How to collect compelling legacy case studies and use them in your marketing

Published 02 September 2022

Sanita Guddu, Fundraising Consultant at Persuasian, has been round the legacy fundraising block a few times and back. Initially as a grass roots fundraiser, then moving into leading regional legacy teams, she is now a legacy specialist to charities of all sizes. In this blog post, she explores the steps you can take to collect case studies that will inspire and start legacy conversations with your legacy prospects.

Why you need stories

Stories about beneficiaries show supporters the difference their legacy gift could make.  A story with impact will tap into your legacy prospects emotions taking them on a journey to start caring about your cause.

Remember that legacies like all other types of charitable giving, are often dictated by our hearts and not our minds.

Your case studies need to focus on how important gifts in Wills have been to your cause – the lives they have saved, the life-changing research they have funded and the services that have been saved, as well as how much you will need them in the future.

Talking about legacies through stories is an easy way to introduce the idea of leaving a gift and can take the fear out of talking about legacies. 


What types of case studies matter?

  1. Stories from family members of legators

They can tell you what your supporter was like as a person, what might have inspired them to leave a legacy and whether they ever talked about their charitable giving.

Whilst your readers and legacy prospects find common ground with your past legator stories, it can inspire them to want to be part of making the difference that your charity is seeking to achieve.

If the idea of talking to family members fills you with dread, fear not.  As someone that has been speaking to legator families for most of my career, I can assure you that the conversations are often welcome by family members and can be a therapeutic experience for them.

When speaking to legator’s adult children expect to hear phrases such as “ I am so proud of my Mum for supporting your charity in this way.  She always instilled in us the importance of giving back and she even did that right to the end.”

  1. Stories from friends of legators

With the absence of any family members, they might be appointed as executor or a beneficiary in the Will.

  1. Stories from your charity beneficiaries

Demonstrating the difference the legacy has made to them.

If the legator was known to your charity as a volunteer or used your charitable services, you can also interview their peers. These stories can be just as inspiring as those from family members.

  1. Pledger stories

These are exceptionally powerful when a pledger can talk about the rationale for not leaving their entire estate to their family, as they are managing the objection that people with children do not feel they can leave a charitable legacy.  Expect to hear things such as:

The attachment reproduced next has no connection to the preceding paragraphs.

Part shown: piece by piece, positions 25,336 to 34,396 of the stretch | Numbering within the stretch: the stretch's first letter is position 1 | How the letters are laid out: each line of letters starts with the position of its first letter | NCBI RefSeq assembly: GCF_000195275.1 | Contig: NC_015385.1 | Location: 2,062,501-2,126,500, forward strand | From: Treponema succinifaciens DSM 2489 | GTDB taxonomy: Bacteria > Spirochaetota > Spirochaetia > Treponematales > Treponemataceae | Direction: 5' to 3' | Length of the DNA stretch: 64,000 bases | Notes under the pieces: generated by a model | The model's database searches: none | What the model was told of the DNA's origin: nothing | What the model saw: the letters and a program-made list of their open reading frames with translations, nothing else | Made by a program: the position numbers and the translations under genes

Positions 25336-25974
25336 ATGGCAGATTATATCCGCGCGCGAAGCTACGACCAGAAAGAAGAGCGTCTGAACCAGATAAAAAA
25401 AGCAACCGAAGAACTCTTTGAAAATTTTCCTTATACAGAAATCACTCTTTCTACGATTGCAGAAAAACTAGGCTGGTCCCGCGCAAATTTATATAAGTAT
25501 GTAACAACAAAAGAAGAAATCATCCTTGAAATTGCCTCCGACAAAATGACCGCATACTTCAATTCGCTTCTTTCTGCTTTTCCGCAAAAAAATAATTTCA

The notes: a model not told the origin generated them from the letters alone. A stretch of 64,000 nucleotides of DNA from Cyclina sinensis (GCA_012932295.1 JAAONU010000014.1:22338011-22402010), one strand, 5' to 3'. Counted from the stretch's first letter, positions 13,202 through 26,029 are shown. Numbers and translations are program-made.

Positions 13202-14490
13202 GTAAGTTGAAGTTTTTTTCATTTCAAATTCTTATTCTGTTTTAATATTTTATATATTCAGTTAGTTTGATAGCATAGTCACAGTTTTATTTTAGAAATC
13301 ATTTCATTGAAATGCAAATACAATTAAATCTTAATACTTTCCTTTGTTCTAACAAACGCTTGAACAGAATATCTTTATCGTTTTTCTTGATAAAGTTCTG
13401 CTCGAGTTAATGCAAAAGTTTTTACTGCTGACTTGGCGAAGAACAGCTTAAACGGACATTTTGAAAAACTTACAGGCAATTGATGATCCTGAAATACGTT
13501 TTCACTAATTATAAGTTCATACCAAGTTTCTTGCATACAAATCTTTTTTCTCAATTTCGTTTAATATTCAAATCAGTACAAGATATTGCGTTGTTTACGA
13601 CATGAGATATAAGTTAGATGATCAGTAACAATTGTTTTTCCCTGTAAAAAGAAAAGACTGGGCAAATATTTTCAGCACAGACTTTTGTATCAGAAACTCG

“I don’t feel that I need to leave everything to my children. I’ve worked hard to provide for them and get them started in life. I believe that I can support the causes that have been important to me and still leave them a bit of money too.”

How to access families and friends of legators

  1. Throughout the legacy estate administration process, work to build a good relationship with the solicitor or lay executor. If you personally don’t manage the legacy admin, ensure that whoever does is aware of your plans to ask solicitors for permission to contact family and friends. Note that this permission is sought after the legacy has been received.
  2. Ensure that, at the start of the legacy administration process, where you are aware of surviving family members, a thank you letter is sent to them via the solicitor. This information will be detailed in the Will. Personalise your letter as much as time and budget allows by referencing any other known relationships the legator had with your cause.

Naturally, only write to those where they have also benefited from the estate.

  1. When the legacy has been received, send a letter via the solicitor asking if the family members or friends would be willing to share their loved one’s story with you. You can also refer to the fact that it is an opportunity for family and friends to be informed on how the legacy has been used.

Do ensure that where a solicitor has administered the estate, you go via them and do not contact family and friends directly.

How to get pledgers to tell their story

The point where a pledger informs you of their legacy intention is the opportune time to invite them to share their reasons for supporting your cause in this way. Inform them that others hearing their story may be motivated to support through a legacy too.

Where to use your case studies:

Social media & website - Facebook lends itself well to case studies and you can use the opportunity to ask followers to request legacy information

In all appeals - postal, email and telephone

Newsletters - what a great news story to share, about a new legacy you have received.

Thank you letters - try testing a few quotes from one of your case studies, in place of stating the need for legacies and sign off with an ask.

Events - In-person and Virtual

In your next legacy enquiry leaflet or brochure - here you can publish the case study in more detail.